In a recent report, Morningstar highlighted a remarkable growth trajectory in one Environmental, Social, and Governance (ESG) fund category in the United States: Climate transition.
The US climate transition fund has emerged as a standout performer, experiencing a staggering 304% surge in assets to reach $9.3 billion during the 18-month period concluding in June.
As Morningstar notes, bringing new investments for strategies like low carbon, green bonds, climate solutions, and clean tech “hasn’t been easy” for US fund managers. High energy prices, a selloff in green stocks and political backlash against ESG made things worse.
When Bloomberg surveyed financial market participants in early August, it found that “two-thirds hate talking about ESG to clients, but acknowledge there’s no way around the investment strategy.”
Despite all this, assets in US climate funds grew by 4% over those 18 months, hitting a record $32 billion, as reported by Morningstar.
Globally, the report found that climate funds experienced a substantial 30% rise in the past 18 months, reaching $534 billion by June.
Europe stands as the dominant market for new climate funds, representing 84% of global assets. China and the US hold 8% and 6%, respectively.
Among Europe’s climate funds, investments in climate transition and low-carbon strategies saw the “most significant growth,” doubling over the 18-month period. The climate transition category now accounts for almost half of climate funds in Europe.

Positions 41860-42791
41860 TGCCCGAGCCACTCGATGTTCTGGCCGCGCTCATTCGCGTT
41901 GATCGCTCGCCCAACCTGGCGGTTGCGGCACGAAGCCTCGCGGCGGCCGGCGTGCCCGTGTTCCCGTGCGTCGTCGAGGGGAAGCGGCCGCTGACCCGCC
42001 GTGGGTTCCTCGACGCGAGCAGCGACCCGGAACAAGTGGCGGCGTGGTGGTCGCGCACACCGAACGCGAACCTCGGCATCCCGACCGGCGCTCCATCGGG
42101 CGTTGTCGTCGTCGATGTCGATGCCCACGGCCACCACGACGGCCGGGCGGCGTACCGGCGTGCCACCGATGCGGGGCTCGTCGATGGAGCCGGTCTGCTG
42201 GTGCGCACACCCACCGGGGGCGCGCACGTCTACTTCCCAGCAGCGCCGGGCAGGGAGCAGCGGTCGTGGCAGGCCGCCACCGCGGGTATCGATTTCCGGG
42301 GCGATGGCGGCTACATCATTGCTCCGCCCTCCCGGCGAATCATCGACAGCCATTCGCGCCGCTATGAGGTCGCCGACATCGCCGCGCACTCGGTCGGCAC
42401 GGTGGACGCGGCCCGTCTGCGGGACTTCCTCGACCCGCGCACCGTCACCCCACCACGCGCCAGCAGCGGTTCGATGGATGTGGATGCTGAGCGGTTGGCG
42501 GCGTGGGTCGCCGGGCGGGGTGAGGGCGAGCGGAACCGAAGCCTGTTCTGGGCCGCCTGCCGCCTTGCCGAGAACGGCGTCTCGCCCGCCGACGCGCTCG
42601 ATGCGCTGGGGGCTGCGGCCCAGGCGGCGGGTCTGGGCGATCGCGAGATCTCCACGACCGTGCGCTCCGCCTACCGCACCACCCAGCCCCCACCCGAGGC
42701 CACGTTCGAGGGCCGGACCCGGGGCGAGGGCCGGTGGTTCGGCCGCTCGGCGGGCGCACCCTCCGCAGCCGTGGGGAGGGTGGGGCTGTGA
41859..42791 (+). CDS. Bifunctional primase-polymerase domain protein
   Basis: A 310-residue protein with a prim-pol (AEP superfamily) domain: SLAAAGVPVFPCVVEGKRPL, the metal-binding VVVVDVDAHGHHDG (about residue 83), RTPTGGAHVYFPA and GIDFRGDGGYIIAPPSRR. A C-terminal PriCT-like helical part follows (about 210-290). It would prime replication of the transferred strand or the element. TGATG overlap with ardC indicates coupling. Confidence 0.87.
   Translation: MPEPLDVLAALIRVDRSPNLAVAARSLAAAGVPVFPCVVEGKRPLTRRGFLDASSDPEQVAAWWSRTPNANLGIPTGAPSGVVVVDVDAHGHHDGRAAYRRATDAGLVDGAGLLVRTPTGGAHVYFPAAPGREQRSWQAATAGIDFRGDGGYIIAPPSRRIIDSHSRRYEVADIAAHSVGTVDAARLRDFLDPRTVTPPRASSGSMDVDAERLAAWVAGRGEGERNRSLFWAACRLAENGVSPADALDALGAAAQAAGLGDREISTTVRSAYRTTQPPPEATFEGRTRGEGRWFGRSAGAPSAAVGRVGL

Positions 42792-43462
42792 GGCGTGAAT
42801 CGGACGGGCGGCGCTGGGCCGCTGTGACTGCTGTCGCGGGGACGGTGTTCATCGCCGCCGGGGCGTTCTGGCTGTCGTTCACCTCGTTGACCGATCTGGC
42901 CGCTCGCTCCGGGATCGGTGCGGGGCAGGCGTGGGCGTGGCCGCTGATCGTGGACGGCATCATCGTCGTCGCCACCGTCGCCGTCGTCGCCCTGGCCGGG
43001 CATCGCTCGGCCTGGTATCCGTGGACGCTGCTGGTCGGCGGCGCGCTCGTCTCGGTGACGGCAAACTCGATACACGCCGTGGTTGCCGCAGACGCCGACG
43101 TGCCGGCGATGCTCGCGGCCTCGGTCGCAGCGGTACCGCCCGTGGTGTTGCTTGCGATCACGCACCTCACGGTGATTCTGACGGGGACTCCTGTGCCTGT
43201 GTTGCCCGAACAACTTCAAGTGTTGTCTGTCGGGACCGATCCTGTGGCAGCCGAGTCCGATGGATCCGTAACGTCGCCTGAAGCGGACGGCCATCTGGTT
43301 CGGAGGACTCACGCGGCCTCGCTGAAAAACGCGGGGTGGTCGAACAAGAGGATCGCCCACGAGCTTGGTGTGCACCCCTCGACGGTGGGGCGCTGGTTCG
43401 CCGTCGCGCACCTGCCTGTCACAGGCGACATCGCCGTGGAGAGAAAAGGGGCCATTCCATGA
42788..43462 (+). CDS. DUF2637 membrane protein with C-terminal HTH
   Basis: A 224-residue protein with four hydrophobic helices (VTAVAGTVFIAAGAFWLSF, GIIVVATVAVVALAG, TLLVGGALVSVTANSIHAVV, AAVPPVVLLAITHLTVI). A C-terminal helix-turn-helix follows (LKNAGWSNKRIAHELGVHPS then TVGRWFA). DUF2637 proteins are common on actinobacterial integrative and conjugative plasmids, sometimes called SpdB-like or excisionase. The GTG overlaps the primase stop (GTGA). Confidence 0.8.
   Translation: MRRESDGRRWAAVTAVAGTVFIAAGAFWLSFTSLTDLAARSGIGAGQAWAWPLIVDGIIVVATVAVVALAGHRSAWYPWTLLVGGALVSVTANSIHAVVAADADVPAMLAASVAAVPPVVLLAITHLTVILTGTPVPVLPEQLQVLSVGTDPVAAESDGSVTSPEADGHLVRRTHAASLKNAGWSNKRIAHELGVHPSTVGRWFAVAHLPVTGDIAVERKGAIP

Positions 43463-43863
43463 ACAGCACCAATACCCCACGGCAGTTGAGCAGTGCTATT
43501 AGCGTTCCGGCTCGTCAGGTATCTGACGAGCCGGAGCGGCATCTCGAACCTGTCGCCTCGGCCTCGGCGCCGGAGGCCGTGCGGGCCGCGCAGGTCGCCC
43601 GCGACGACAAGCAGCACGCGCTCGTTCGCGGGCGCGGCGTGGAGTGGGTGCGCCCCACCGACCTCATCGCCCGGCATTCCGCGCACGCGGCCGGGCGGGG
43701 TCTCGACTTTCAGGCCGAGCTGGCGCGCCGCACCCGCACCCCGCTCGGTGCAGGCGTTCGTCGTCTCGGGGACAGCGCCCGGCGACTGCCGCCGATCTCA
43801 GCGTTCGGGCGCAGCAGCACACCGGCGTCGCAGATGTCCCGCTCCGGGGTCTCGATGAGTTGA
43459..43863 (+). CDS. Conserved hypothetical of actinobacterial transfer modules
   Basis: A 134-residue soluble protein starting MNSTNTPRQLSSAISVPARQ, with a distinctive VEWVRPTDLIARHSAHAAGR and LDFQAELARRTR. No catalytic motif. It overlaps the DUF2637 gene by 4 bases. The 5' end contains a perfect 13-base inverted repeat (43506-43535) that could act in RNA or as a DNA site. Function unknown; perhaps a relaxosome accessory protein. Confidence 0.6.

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The report also found that the ESG arena has seen more fund launches than closures globally. So far in 2023, 253 ESG funds were opened around the world, 90 were closed. In the US, 25 more ESG funds were created compared to those that were closed.
However, despite the progress, Morningstar found that none of the most widely held companies it analyzed are aligned with the 1.5°C goal. In fact, of more than 5,000 publically traded companies working globally, 87% are on a pathway that leads to a 2.1°C increase.
“The most popular stocks in broad market climate portfolios are more misaligned than those in portfolios that target climate solutions,” writes Morningstar.
Editor’s Note: The opinions expressed here by the authors are their own, not those of Impakter.com — In the Featured Photo: An artist’s illustration of artificial intelligence (AI). This image depicts how AI could be used in the field of sustainability from biodiversity to climate. Featured Photo Credit: Google DeepMind.